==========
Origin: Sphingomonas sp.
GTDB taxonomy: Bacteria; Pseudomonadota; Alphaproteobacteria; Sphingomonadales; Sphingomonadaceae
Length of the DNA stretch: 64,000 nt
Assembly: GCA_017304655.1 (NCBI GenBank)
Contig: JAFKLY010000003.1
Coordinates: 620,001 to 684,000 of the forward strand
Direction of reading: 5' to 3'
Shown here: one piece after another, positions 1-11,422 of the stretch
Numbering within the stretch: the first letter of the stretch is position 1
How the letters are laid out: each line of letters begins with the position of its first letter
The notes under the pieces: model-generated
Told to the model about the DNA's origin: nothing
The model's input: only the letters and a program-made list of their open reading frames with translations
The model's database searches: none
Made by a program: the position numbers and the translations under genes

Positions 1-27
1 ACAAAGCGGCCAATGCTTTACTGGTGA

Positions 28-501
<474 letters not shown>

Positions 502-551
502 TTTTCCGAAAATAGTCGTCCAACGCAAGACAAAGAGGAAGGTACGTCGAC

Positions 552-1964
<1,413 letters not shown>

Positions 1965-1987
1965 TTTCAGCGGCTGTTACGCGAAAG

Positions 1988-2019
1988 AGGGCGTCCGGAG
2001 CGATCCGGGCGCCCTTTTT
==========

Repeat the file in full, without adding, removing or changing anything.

Origin: Sphingomonas sp.
GTDB taxonomy: Bacteria; Pseudomonadota; Alphaproteobacteria; Sphingomonadales; Sphingomonadaceae
Length of the DNA stretch: 64,000 nt
Assembly: GCA_017304655.1 (NCBI GenBank)
Contig: JAFKLY010000003.1
Coordinates: 620,001 to 684,000 of the forward strand
Direction of reading: 5' to 3'
Shown here: one piece after another, positions 1-11,422 of the stretch
Numbering within the stretch: the first letter of the stretch is position 1
How the letters are laid out: each line of letters begins with the position of its first letter
The notes under the pieces: model-generated
Told to the model about the DNA's origin: nothing
The model's input: only the letters and a program-made list of their open reading frames with translations
The model's database searches: none
Made by a program: the position numbers and the translations under genes

Positions 1-27
1 ACAAAGCGGCCAATGCTTTACTGGTGA

Positions 28-501
<474 letters not shown>

Positions 502-551
502 TTTTCCGAAAATAGTCGTCCAACGCAAGACAAAGAGGAAGGTACGTCGAC

Positions 552-1964
<1,413 letters not shown>

Positions 1965-1987
1965 TTTCAGCGGCTGTTACGCGAAAG

Positions 1988-2019
1988 AGGGCGTCCGGAG
2001 CGATCCGGGCGCCCTTTTT